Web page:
I love planning. There is just something about making lists, scheduling, and strategizing that I find fun. I even love coming up with backup plans and when something happens to interrupt plans because then you get to come up with a new plan! I just genuinely enjoy the process of making a plan.
I love planning and I struggle with doing.
One semester back in college it finals were just starting. I was not prepared. I felt like I was behind and was never going to get things done on time. So, I brilliantly decided to make a study schedule. It was great. I factored in which finals and final projects were due first and which ones were more difficult. I started in pencil and switched to using blue and black pens.
Then I had made a mistake, but I was now in pen. So of course I had to start over. And if I was starting over I should really make it pretty, not just blue pen for color. So, I dug out my highlighters and created a color coded by subject study schedule. It was glorious!
My roommate got home and wanted to make dinner together. By the time we were done and I was supposed to study it was already two hours past when I was scheduled to study a subject and I was already supposed to be on my second subject. So of course, instead of starting subject one or even skipping to subject two I immediately went to work on revising my study schedule.
I spent probably three or more hours that night planning instead of doing.
This is merely one example of my use of planning as a procrastination and avoidance tactic.
I’m prone to procrastination. And, as I mentioned earlier, I’m accomplishment motivated. So, by procrastinating most of the time I end up making myself unhappy.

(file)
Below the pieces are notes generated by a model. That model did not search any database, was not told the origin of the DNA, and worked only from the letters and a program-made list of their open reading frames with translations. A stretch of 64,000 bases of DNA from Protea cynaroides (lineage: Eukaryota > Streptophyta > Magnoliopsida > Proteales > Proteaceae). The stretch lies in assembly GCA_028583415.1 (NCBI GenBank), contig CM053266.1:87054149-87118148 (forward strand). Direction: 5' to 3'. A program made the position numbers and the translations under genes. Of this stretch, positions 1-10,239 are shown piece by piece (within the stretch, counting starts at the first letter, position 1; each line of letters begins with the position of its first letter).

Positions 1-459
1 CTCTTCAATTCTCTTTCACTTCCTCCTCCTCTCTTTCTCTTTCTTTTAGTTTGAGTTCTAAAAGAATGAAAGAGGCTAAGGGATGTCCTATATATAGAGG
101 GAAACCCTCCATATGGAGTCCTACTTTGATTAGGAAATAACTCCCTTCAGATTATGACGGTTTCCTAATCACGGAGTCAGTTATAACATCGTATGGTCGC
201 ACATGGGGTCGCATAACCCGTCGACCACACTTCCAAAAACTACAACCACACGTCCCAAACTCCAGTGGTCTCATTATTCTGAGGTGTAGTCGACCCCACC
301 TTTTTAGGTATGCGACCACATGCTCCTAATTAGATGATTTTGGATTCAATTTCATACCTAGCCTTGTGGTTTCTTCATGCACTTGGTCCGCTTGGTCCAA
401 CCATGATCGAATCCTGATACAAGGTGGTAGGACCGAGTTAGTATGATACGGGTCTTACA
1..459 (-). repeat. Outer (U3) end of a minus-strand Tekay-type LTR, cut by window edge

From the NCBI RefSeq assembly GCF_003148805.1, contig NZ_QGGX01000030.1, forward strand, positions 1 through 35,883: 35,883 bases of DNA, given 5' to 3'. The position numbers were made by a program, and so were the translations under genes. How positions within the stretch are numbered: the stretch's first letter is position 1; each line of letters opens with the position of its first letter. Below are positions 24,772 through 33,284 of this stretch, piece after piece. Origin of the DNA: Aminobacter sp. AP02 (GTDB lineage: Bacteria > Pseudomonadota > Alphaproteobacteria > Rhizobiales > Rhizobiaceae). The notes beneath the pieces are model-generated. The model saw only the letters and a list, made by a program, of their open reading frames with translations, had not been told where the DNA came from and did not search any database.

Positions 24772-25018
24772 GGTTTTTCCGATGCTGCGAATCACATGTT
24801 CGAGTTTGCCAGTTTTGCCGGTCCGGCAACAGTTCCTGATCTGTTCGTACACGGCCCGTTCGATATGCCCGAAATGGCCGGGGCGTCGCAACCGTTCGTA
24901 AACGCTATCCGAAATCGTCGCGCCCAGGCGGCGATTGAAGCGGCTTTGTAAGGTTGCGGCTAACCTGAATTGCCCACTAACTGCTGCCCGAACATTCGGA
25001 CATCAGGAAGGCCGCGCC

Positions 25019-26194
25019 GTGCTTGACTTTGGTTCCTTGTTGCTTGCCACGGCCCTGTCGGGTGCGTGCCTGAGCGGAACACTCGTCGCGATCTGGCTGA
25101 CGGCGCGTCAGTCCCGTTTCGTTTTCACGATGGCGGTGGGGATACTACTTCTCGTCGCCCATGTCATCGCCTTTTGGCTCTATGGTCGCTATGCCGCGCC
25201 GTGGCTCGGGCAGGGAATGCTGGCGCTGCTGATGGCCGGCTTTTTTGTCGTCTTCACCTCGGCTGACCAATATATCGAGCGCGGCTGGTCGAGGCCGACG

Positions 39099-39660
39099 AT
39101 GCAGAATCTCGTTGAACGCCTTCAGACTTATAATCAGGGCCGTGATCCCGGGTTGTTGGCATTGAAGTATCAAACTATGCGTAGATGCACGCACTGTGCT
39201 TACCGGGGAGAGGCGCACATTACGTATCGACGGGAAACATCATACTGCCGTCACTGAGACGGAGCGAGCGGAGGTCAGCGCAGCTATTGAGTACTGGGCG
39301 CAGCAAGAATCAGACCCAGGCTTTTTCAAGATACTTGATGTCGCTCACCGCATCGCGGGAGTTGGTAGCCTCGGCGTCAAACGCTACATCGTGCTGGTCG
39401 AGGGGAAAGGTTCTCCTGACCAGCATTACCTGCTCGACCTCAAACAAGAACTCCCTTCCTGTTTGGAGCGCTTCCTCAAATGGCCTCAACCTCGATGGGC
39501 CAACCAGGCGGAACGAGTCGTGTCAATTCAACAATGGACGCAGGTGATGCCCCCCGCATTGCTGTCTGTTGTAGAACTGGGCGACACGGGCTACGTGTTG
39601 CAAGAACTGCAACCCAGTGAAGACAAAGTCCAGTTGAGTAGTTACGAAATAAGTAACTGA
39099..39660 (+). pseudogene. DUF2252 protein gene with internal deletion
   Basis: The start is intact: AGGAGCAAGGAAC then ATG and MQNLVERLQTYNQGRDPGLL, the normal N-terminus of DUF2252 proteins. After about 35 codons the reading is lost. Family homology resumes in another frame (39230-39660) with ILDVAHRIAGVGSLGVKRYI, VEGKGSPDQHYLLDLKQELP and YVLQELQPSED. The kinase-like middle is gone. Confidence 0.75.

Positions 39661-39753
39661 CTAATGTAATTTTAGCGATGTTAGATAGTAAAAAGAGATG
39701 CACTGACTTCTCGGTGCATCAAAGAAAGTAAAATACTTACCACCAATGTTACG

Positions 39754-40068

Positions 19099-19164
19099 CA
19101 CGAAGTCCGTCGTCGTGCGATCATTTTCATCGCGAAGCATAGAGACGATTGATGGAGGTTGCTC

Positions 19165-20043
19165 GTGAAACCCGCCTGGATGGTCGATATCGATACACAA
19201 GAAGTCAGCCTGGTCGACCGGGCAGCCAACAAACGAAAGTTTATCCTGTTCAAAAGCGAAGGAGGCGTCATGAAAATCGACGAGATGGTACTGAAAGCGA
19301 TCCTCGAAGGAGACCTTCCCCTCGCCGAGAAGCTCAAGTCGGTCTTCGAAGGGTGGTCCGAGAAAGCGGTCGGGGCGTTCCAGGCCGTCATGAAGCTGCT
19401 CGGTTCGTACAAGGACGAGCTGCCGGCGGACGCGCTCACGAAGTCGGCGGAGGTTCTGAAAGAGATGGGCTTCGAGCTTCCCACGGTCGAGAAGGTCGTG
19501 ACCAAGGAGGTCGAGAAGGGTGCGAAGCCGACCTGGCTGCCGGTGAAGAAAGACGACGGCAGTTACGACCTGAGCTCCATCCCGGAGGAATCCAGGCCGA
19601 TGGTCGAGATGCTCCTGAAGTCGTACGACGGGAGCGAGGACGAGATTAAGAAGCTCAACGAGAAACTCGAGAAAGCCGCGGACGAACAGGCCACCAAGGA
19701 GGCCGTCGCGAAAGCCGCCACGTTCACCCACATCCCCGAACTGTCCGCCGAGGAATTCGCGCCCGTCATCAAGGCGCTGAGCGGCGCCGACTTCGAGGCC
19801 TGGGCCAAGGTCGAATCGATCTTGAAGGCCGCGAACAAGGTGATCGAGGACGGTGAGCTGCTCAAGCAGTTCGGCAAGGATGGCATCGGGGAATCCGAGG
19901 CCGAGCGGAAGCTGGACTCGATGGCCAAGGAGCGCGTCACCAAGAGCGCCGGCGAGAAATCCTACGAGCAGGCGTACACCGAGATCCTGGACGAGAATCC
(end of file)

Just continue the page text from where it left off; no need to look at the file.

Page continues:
I don’t mean to say that I don’t, can’t, or shouldn’t relax or take beaks or have down time. Personally, I just feel better resting after doing something. I can be more restful and carefree after I feel that I have earned my relaxation.
Recently I have been working on being actively aware of my joy and what causes it and what detracts from it. As I have become more vividly aware that doing something leaves me feeling better than doing nothing I have been putting more of an emphasis on doing over planning.
Now this is not the advice I would recommend for everyone. I fall on an extreme end of the planning vs. doing spectrum and recognize that I feel better towards the middle. Other people who are on the opposite extreme may want to evaluate the joy they feel from doing without planning vs doing with some planning and make adjustments accordingly.
I need to do more. The emphasis is on the do, not necessarily on the more part of that statement. It’s not about feeding into the self-aggrandizing hype and glamour of being overly busy and over scheduled. It’s about taking more deliberate action. Watching TV technically is doing something but that’s not the type of doing I’m talking about.
This weekend going through things felt good. I enjoyed putting together shelves, making donation trips, and getting a bunch of cardboard ready for recycling day.
One piece of advice from a minimalism blog I read last week said something about not letting any clothing touch the floor. Everything either goes into the hamper for washing or back into the closet for another day. Guess what, I’ve done that successfully for the last 5 days and it feels good. I did laundry two weeks in a row (we regularly wait 2-3 weeks in between marathon laundry days)! My side of the room was open and clear. It was easier to do a load of laundry because it was all in the basket already. I knew where things were because I had put them away. It felt, and continues to feel, really good to go to sleep next to and wake up next to a clean and open space.
This joy came from doing. Doing something that I really hadn’t even been planning to do until that moment when I was getting into my pajamas and decided to try it. It was easy and I also picked up the clothing that had already started to gather on the floor since the last laundry day. It really didn’t take that long and wasn’t that hard.
I became so paralyzed in preparing that I stopped doing. In real time days I haven’t written a post for three days. When I realized what had happened I decided that I wanted to write because on earlier days when I wrote I felt better.
Guess what, once again, I feel better for doing. I’m not going to stop planning. I do it unconsciously a lot of the time. However, I am going to continue to put an emphasis on action and doing and watching out for when I get caught in the trap of planning as procrastination.
After all, a plan isn’t any good if it isn’t executed. I’ll let you know how it goes.